Raising awareness about vascular disease with Joe Theismann
Yes, yes, yes! Love it that football great Joe Theismann is helping raise awareness about AAA through an organization called AAAneurysm Outreach, and I am not referring to the AAA you call when you have a flat tire or need a jump. AAA is an abdominal aortic aneurysm, a widening of the body’s main blood vessel, the aorta, that distributes blood to the whole body. If the aorta grows too large, the risk of rupture increases markedly and can result in sudden death.
The problem is that too few people know about AAA and about other vascular diseases in general. Take the example of PAD, also known as peripheral artery disease. More than 7 million adults in the US have PAD, affecting many more individuals than better-recognized diseases, such as Lou Gehrig’s disease, multiple sclerosis, or many cancers. What is PAD? PAD results from blockages in the blood vessels in the lower extremities due to plaque and cholesterol accumulation leading to inadequate blood flow to the legs. As a result, patients can develop leg muscle pain with walking (like ‘angina’ in the legs), ulcers, gangrene, and can even require leg amputation. It’s a major problem in the US, made worse by co-existent diabetes, and not enough people are talking about it.
But let me tell you who is talking – the Vascular Disease Foundation. This past weekend, the VDF held their annual meeting bringing together doctors, nurses, industry representatives, and other stakeholders to further a singular goal – to get the word out about these serious and often fatal diseases, including PAD, AAA, DVT (deep vein thrombosis), PE (pulmonary embolism), and more. Through the work of two major coalitions (the PAD Coalition and the Venous Disease Coalition) under the VDF umbrella, the foundation has spearheaded many awareness initiatives including:
- Keeping in Circulation® – a magazine spreading the word about vascular disease
- “This is Serious,” a national campaign to drive awareness and action around vascular disease in women in collaboration with Spirit of Women and the Centers for Disease Control
- VTE Toolkit
- PAD Exercise Training Toolkit
- Radio campaign about PAD and its consequences (aired more than 52,000 times on 350 nationwide radio stations)
- National PAD Public Awareness Program
But there is much more work to be done. We need to raise awareness not only about the what these diseases are, but also about the research that is being done to better understand these diseases, their risk factors, and their treatments.
My talk highlighted challenges and opportunities for creating synergy between vascular research and public awareness. Here’s the summary of my view of the three major challenges facing vascular research today and the opportunities we have to address these issues:
Challenge #1: We need to do better at getting the word out.
The truth is we are dependent on the media to get the message out. The media is well-intentioned but it’s an imperfect process. Messages are often biased towards sensational findings. Later studies that show attenuated results or that refute the original research may not even make it into the lay press. Messages are often confusing. Is exercise good for you or not? Should I have surgery or a stent or just take medicines for that blockage in my carotid artery? We need to do a better job working with the media to get the word in a balanced and comprehensive manner about vascular disease research.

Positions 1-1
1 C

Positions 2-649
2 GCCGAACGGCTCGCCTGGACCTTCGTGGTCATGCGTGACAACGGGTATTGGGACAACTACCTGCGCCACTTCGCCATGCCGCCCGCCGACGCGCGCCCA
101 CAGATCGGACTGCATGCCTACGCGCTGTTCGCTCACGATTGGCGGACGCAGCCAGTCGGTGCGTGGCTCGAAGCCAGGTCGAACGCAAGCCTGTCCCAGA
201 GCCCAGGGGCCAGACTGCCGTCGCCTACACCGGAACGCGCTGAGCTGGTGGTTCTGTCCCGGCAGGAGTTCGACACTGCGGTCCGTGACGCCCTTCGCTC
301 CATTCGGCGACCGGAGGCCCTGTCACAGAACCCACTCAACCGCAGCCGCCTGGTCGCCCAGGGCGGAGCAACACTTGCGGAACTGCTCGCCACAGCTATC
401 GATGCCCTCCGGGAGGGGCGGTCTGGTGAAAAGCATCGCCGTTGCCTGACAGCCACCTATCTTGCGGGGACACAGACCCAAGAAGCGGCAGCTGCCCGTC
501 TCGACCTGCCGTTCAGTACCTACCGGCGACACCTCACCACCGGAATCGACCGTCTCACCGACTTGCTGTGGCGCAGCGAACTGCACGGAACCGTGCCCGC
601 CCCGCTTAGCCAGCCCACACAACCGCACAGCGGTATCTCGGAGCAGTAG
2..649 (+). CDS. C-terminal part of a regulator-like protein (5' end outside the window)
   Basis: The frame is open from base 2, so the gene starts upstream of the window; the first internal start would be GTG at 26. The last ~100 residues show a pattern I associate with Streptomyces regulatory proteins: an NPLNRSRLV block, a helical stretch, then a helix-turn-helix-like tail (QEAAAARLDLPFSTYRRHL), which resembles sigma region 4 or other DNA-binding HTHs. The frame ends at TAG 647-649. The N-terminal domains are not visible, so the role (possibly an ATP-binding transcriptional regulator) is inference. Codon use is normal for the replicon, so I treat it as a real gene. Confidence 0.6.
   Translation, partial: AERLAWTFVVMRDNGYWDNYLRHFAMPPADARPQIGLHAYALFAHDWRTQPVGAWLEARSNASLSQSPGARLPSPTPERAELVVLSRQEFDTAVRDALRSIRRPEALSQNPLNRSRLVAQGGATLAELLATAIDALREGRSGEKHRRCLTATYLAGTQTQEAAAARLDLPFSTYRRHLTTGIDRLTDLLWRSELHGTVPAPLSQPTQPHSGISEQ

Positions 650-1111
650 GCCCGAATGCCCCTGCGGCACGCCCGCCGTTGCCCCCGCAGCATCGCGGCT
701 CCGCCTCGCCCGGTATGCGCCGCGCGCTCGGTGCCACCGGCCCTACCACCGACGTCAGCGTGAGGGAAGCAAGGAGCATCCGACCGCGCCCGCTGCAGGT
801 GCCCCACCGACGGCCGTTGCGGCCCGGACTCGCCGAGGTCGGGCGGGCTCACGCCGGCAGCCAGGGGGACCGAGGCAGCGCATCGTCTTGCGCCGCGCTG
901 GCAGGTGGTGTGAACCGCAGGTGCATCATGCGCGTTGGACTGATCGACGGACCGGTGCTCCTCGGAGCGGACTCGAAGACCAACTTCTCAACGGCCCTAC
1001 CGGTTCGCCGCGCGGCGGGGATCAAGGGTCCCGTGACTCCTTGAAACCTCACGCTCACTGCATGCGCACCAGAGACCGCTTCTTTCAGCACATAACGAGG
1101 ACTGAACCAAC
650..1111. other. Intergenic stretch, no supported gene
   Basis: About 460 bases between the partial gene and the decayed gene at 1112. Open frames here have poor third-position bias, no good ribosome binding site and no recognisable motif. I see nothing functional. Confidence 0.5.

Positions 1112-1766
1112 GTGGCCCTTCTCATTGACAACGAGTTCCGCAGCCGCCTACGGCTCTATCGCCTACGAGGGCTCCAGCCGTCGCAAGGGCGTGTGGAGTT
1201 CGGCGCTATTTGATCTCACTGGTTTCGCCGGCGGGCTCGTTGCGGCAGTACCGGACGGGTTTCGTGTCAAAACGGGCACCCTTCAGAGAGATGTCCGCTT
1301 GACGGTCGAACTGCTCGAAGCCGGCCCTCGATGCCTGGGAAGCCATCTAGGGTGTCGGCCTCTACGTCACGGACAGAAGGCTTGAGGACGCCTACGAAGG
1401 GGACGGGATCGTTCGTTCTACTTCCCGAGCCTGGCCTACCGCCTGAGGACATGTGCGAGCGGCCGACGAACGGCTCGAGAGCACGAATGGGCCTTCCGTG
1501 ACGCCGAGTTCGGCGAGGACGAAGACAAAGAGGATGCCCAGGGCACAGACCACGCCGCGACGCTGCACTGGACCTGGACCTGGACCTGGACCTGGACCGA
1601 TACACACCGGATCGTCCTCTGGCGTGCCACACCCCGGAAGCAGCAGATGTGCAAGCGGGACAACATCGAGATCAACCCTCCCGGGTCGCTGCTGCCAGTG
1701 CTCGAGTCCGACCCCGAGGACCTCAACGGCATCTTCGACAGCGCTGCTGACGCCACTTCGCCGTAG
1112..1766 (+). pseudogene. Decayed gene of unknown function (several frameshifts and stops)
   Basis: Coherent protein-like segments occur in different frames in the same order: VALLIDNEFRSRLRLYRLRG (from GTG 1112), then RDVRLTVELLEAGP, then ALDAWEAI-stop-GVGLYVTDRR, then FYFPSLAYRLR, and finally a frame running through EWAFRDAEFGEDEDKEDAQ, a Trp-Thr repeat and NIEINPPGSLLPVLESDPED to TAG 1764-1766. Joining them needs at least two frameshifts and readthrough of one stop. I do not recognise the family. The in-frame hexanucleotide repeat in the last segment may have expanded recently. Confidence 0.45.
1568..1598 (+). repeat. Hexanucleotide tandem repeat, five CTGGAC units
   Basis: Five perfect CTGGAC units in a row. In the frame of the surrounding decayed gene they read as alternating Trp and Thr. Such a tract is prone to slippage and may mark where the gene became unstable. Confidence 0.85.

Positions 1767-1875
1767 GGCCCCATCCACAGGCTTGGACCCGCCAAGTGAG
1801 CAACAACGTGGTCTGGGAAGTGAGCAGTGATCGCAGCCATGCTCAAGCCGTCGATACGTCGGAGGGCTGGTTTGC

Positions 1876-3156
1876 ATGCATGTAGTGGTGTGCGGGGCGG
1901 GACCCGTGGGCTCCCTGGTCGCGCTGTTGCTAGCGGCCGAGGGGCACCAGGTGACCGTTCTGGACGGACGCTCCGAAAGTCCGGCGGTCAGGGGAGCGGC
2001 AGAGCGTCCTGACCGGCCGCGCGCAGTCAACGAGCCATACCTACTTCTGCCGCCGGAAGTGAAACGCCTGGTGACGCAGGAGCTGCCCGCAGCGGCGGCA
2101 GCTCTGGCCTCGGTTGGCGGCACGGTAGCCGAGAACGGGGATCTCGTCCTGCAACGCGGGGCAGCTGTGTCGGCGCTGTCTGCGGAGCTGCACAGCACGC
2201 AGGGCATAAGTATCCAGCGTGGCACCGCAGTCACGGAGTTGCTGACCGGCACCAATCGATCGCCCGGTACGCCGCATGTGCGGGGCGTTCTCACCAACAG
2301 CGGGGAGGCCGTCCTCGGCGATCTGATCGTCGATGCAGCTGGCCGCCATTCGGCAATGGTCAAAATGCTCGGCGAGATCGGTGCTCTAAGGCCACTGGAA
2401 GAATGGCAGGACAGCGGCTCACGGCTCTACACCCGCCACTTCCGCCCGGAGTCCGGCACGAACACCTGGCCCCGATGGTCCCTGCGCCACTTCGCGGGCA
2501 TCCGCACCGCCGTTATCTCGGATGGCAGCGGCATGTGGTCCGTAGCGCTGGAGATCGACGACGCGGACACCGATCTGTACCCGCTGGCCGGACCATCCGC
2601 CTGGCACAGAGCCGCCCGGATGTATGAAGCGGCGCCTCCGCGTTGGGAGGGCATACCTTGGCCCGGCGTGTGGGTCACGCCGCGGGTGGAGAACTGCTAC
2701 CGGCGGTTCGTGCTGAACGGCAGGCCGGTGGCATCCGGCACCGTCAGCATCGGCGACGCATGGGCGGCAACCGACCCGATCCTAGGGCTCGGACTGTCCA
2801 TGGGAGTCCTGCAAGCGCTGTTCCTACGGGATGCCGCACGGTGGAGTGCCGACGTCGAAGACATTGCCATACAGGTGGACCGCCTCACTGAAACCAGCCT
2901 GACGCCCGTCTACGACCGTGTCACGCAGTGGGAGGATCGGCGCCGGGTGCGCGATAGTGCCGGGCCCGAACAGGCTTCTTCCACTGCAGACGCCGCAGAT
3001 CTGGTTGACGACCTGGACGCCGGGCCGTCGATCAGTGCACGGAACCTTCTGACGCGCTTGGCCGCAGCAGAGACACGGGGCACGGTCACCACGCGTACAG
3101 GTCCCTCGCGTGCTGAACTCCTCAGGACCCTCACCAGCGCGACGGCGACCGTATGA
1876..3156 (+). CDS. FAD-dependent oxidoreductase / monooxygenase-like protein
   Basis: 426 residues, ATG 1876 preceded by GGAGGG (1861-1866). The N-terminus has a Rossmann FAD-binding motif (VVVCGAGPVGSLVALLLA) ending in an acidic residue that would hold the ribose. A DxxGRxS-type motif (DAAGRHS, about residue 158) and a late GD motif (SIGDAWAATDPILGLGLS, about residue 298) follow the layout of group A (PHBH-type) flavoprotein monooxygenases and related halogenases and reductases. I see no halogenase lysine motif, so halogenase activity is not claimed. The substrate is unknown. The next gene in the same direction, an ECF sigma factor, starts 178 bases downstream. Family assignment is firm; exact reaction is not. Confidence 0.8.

Challenge #2: We need help getting the research done.
Apart from funding (see Challenge #3…), patient recruitment remains one of the greatest challenges we face in clinical research. Physicians say they don’t have the time, information, or resources to help recruit their patients for clinical trials. Patients are willing. They enjoy participating, feel that they get excellent care, and even say they would willingly recommend participation in research to their family members. But the majority say they have never been informed by their doctors about available research studies. We need to make it easier for physicians and patients alike. We need to organize an easily accessible repository of clinical trial information. We need to incorporate research opportunities into our educational efforts. We need to take advantage of new electronic medical records to flag potential research candidates as the University of Pennsylvania has done. We need to make it easier to get vascular research done.
Challenge #3: We need money.
Let’s be honest. We need money to do the research, and we need money to raise awareness, not just about vascular diseases but about vascular research. Vote, talk to your elected officials, raise awareness about the need for more research dollars, donate. The more we have, the more we can do.
Cardiovascular disease remains a huge problem. Heart disease is the #1 killer in the US. Stroke is the #4 killer and a major cause of longterm disability. Blood clots and aneurysms remain silent killers. We need to raise awareness and let them be silent no longer.